Come and get us, guard! Come and get us! Come and get us!

CHARLES RUSSELL:
What seems to be the trouble?

DAVY:
It’s Mr. Russell and the guard.

CHARLES RUSSELL:
Okay, I’ll talk to them.

MICKY:
Let’s split!

CHARLES RUSSELL:
Boys, boys! Wait, I wanna talk to you! Just a min—

INT. RIVIERA COUNTRY CLUB - BAR

CHARLES RUSSELL:
Did you see any Monkees?

DRUNK:
See what?

CHARLES RUSSELL:
Monkees, Monkees!

DRUNK:
Really, Russell, old boy, you’ve been hitting the booze too hard.

CHARLES RUSSELL:
Ah!

INT. RIVIERA COUNTRY CLUB - CARD ROOM

CHARLES RUSSELL:
Excuse me, are The Monkees in here?

PAUL BRADLEY:
Shh!

DAVY:
Okay, Wyatt, what ya got?

PETER:
Three ladies.

DAVY:
No good. A straight to the ten.

MICKY:
Afraid you lose, Bat. All red ones.

MIKE:
Hold it. That’s my pot; I got a chandelier.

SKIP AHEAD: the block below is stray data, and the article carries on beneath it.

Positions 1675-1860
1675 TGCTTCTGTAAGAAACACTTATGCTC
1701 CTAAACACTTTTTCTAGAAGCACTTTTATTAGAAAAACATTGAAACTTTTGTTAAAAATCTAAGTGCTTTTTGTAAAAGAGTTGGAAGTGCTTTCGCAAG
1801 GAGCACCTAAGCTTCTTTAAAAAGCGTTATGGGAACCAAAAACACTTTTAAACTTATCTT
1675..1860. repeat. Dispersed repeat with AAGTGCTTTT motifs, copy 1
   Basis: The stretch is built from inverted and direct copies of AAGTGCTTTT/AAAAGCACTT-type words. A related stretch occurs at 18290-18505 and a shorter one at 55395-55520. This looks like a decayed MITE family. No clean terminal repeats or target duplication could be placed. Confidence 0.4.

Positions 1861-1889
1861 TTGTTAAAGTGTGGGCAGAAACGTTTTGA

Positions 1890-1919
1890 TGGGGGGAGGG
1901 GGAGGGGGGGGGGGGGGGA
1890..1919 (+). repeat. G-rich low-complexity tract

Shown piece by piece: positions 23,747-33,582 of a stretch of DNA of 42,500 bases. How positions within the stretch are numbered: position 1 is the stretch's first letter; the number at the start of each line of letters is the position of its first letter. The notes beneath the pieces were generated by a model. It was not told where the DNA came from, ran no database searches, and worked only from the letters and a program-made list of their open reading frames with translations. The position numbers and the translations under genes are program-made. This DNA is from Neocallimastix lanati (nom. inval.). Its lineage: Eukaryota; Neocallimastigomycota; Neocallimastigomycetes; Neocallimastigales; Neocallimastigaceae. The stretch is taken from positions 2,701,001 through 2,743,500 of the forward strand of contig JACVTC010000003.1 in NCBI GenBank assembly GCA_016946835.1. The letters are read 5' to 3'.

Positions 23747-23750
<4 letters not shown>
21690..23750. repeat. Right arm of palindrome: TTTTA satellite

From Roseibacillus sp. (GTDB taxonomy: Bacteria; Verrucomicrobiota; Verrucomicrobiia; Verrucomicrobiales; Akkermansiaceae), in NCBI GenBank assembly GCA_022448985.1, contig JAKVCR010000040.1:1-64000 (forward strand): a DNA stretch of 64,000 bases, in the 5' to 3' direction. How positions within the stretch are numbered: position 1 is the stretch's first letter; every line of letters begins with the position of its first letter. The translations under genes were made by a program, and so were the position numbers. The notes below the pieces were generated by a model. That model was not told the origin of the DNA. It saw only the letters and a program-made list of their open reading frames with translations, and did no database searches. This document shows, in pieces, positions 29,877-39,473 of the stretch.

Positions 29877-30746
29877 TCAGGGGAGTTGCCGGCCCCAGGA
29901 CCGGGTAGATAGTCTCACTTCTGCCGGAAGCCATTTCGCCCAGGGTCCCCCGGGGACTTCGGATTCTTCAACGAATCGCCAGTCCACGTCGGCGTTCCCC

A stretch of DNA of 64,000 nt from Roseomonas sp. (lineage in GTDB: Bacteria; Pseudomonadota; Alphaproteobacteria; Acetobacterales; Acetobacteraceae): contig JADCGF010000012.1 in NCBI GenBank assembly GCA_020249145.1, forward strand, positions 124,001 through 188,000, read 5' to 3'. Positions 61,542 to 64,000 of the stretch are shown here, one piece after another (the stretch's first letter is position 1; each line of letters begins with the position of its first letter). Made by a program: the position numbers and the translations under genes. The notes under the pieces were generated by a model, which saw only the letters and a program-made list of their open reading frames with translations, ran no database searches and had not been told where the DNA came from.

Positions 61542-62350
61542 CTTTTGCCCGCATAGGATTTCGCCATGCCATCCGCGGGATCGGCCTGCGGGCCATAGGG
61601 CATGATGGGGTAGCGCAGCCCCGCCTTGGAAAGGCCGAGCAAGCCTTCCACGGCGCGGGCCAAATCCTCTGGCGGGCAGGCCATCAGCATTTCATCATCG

MICKY:
A chan—a chandelier? What’s that?

PAUL BRADLEY:
It’s your play.

MIKE:
Shh.

INT. RIVIERA COUNTRY CLUB

GUARD:
There they go, sir!

MICKY:
It’s Russell! Come on!

CHARLES RUSSELL:
Stop, boys, stop!

CHARLES RUSSELL (V.O.):
Let me talk to you.

INT. RIVIERA COUNTRY CLUB - BAR

DRUNK:
Stop! You don’t happen to be The Monkees, do you, old chaps?

INT. RIVIERA COUNTRY CLUB - GAME ROOM

WOMAN:
You play beautifully.

MICKY:
I know it!

INT. RIVIERA COUNTRY CLUB

CHARLES RUSSELL:
What’s the matter? What happened?

GUARD:
[mumbles]

INT. RIVIERA COUNTRY CLUB - BALLROOM

VANESSA:
The Monkees! Davy?

DAVY:
Your old man’s chasing us.

GUARD:
They’re trapped, sir.

CHARLES RUSSELL:
You, you don’t understand. They’re invited!

GUARD:
Invited? You sold out, sir. Your country club and yourself!

VANESSA:
Daddy, please tell him he can stay, please.

CHARLES RUSSELL:
I’ve sold out!

DAVY:
Merci, mon capitan. And now in gratitude, we must play.

MICKY:
How are we going to get Sven and the Rhythm Kings off the bandstand?

MIKE:
Ladies and gentlemen, your attention, please. I regret to inform you that Norway has just declared war on Sweden, and all Swedish nationals are to report to their embassy.

HELSTROM:
One, two. One, two. One, two.

“Let’s Dance On”

INT. RIVIERA COUNTRY CLUB - BALLROOM

T.V. INTERVIEWER: